Former Kids at Play leader continues tradition with local productions

Contributing writerMay 9, 2014 

Grace Clarke studies her script last month as part of Apple Tree Productions’ summer youth theater program. Coming this month is “Schoolhouse Rock Live” at Olympia High School.

COURTESY PHOTO

For 27 summers, Capital Playhouse’s Kids at Play program got children hooked on theater through workshops that produced musicals all summer long.

These days, though, the playhouse is in limbo. The space was used last month to stage large floats for the Procession of the Species, and Olympia Family Theater is considering taking over the site.

Meanwhile, though, the empty theater means an empty space in the summer plans of the young actors who’ve been participating in Kids at Play’s musicals.

Enter Apple Tree Productions, owned by Heidi Fredericks, the playhouse’s former artistic director. Apple Tree, which has been producing plays for local schools, will launch its summer program with a production of “Joseph and the Amazing Technicolor Dreamcoat” along with a theater program for students with special needs.

Fredericks, who teaches drama at Tumwater High School, will direct “Joseph” along with Colleen Powers, a former Kids at Play director who last year retired from teaching English and drama at Olympia High School.

“We’re not trying to be Kids at Play, but we did feel that there was a void,” said Fredericks, who worked at the playhouse for almost a decade. “There are a tremendous number of quality children’s theater programs in the area that weren’t here when Kids at Play first started, but Kids at Play had something unique to it.

“We’re not trying to reproduce that exact magic, but we did feel that the kids we’ve worked with for so long would still need a place to spend their summer and a place to practice their art.”

“We loved the Kids at Play program,” said Powers, who directed for Kids at Play for more than 20 years. “My daughter started doing it when she was 14, shortly after we moved to Olympia, and I have been involved with it ever since.”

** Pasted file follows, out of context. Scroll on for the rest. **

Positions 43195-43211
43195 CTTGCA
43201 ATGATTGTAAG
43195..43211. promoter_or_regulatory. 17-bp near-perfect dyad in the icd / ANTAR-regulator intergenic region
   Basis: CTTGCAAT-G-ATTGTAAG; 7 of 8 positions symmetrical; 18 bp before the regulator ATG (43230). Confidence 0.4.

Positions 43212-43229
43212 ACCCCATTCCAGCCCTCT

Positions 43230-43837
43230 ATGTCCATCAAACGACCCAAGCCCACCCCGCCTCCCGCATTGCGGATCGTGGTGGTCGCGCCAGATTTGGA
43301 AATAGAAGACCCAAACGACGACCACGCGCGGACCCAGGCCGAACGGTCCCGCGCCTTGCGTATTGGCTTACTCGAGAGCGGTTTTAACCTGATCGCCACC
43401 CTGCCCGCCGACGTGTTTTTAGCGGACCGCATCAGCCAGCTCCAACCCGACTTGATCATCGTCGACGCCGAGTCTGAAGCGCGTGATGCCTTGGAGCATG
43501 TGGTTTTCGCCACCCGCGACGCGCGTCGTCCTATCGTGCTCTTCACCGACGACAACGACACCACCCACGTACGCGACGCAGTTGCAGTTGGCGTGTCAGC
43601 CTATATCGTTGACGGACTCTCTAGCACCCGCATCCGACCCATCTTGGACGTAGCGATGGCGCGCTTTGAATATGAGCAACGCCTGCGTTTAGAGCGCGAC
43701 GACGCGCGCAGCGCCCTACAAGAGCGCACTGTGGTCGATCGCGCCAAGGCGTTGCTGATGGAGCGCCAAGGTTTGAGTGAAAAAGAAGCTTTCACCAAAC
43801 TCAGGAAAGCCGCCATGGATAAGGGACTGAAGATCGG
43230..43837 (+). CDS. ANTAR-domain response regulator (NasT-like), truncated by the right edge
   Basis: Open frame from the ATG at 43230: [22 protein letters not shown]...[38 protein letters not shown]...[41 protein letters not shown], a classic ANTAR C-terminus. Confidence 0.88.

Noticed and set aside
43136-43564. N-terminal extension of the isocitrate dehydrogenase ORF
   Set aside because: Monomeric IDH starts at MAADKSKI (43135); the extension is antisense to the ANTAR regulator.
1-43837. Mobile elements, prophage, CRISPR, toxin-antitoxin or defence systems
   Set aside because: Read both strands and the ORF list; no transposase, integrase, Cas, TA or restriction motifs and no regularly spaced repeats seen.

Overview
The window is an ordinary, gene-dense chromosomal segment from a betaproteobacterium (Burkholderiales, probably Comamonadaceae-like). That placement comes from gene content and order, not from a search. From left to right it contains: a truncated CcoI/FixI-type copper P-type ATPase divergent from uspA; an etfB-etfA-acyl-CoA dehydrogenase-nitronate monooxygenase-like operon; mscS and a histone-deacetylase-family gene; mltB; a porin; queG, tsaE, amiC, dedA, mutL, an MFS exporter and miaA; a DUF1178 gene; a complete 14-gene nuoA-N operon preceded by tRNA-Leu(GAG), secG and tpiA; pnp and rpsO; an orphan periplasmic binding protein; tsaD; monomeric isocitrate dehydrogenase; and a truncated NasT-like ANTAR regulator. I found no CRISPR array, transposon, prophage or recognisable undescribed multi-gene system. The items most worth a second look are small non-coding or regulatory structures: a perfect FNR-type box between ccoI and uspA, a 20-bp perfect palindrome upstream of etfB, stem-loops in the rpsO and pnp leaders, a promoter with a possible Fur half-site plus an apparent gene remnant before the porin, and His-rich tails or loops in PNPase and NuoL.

Fredericks’ history with the Capital Playhouse goes back to the days when the company was housed in the Capitol Theater. “I was with it the first year and the first several years,” she said. “I started when I was — gosh, I guess I was 11 or so.

“The first show I did was ‘Oliver.’ I think it was the first musical they did there. The following summer is when they created the Kids at Play program.”

Several other former playhouse staff members, including set designer Bruce Haasl and technical director Dennis Kurtz, also are participating in the summer Apple Tree program.

Fredericks formed Apple Tree to produce plays for local schools, including an upcoming production of “Schoolhouse Rock Live” starring Washington Middle School students. She headed up a similar program as part of Kids at Play.

“Once Capital Playhouse folded, the schools contacted me and said, ‘We still want you,’ so I put together my own company so I could stay with the students I’d been with for so long at various schools.”

Fredericks directed plays at Boston Harbor, Garfield and Pioneer elementary schools this year.

While the school plays and “Joseph” fit the mold of Capital Playhouse’s programs, the Showcase program for students with special needs is a new one for South Sound.

The program will be an acting class, including games, and will culminate with a performance where students can show the skills they will develop.

“I have a 5-year-old son who has autism,” Fredericks said. “He’s very musical and very dramatic, and there just wasn’t a program around that suited his needs that he could really fully participate in.”

So she started an acting class for students with special needs, and now she’s expanding the vision with the summer program, which will meet three days a week. And there’s no charge to participate.

“As a parent of a special-needs child, you put in so much money to try every therapy and every service and every toy,” she said. “I wanted to put together something that parents didn’t have to worry about financially.”

Apple Tree Productions’ summer theater program

Apple Tree Productions, which employs several former Capital Playhouse employees, is continuing the Capital Playhouse tradition of producing youth theater during the summer.

There will be two productions:

n “Joseph and the Amazing Technicolor Dreamcoat,” with performances July 31-Aug. 3. Rehearsals are 9 a.m.-noon weekdays June 20-Aug. 1.

n Showcase, an acting class for students with special needs, with a performance July 26. The program is 12:30-2 p.m. Monday, Wednesday and Friday June 30-July 25.

Performances will be at Tumwater High School Performing Arts Center, 700 Israel Road SW, Tumwater; rehearsals at the Midnight Sun Performance Space, 113 N. Columbia St., Olympia.

Cost: $500 per student for “Joseph,” which is open to ages 7-18; and free for Showcase, which is open to students with special needs.

For more information, go to tinyurl.com/OlyAppleTree or email heidilf8@ gmail.com. Schoolhouse Rock Live

What: Washington Middle School students and Apple Tree Productions, owned by former Capital Playhouse artistic director Heidi Fredericks, present the musical based on the educational animated short films that aired between Saturday morning cartoons starting in the 1970s.

When: 6:30 p.m. May 16 and 17

Where: Olympia High School Performing Arts Center, off Carlyon Avenue, Olympia

Tickets: $5

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